Where L.A.'s Richest Ladies Re-Sell Their Dior

Secrets of the hot consignment shops where celebrities, socialites and stylists make money on once-worn red carpet gowns and regrettable fashion-victim impulse buys.
Decades founder Cameron Silver, left, and co-owner Christos Garkinos
Emily Berl

This story first appeared in the March 29 issue of The Hollywood Reporter magazine.

When Christos Garkinos, co-owner of vintage emporium Decades, first visited the closet of Rachel Zoe, it took three hours to extract six pairs of shoes. "She has an amazing vintage collection but a hard time letting go," says Garkinos of Zoe, consigner No. 143 on Decades' list of nearly 5,000 fashionistas who resell their gently worn frocks to reap up to half of their resale value.

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Garkinos, business partner to "king of vintage" Cameron Silver -- who founded world-class vintage boutique Decades (8214 Melrose Ave.) in 1997 -- is talking about what used to be fashion's dirty little secret. No longer anywhere in the neighborhood of pawn shops, consignment is a high-fashion transaction indulged in by celebrities, stylists and socialites seeking to unload their "preloved pieces."

Naturally, Decades' list of consigners and buyers comprises a who's who of the fashionable wealthy, including socialites Vanessa Getty (a San Franciscan who frequents L.A.), Barbara de Kwiatkowski, Patricia Kennedy and LACMA Costume Council's Liza-Mae Carlin as well as celebrities such as Courtney Love, Rose McGowan, Garcelle Beauvais, Winona Ryder, Selma Blair and Blake Lively. "I'm the Robin Hood of fashion," says Garkinos. "I buy from the rich and sell it for a quarter of the price."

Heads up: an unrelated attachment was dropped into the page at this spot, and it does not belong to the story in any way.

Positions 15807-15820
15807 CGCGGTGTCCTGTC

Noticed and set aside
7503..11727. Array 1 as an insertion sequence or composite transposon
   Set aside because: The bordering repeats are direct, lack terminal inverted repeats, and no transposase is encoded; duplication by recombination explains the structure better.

Consignment occurs where celebrity culture -- in which wearing an outfit for more than one appearance is a transgression -- meets a guilty acquirer's need to recycle. Says Elizabeth Mason, owner of The Paperbag Princess (8818 W. Olympic Blvd.), which does 40 percent of its business in consignment: "When actresses like Maria Bello wear a piece once, they can't wear it again, so she'll let me sell it."

Not that cash doesn't play a part in consignment's surge. "The biggest wave was during the 2008 crash," says Garkinos, adding that the economics of Hollywood's marriage-to-divorce ratio also helps business. "The happiest moment in my life is when a woman tells me she's getting a divorce," he says of the bounty that results from the inevitable makeover that ensues and the urge to replenish both a closet and a drop in income.

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But consignment's biggest driver might simply be fashion addiction. "Consigner No. 679 is a lawyer obsessed with shoes," he says. "She buys two pairs of shoes in the same size and consigns every season. When I send out a tweet saying 679 dropped off, there's a rush." Noting that fashion collecting sometimes reaches hoarder levels, Garkinos adds: "I go to these huge homes in L.A. and in New York on the Upper East Side, and people say, 'Come to my closet, I have a problem.' Once I was invited to the apartment of a woman and I couldn't open her door -- she had hundreds of Chanels. I took half her collection."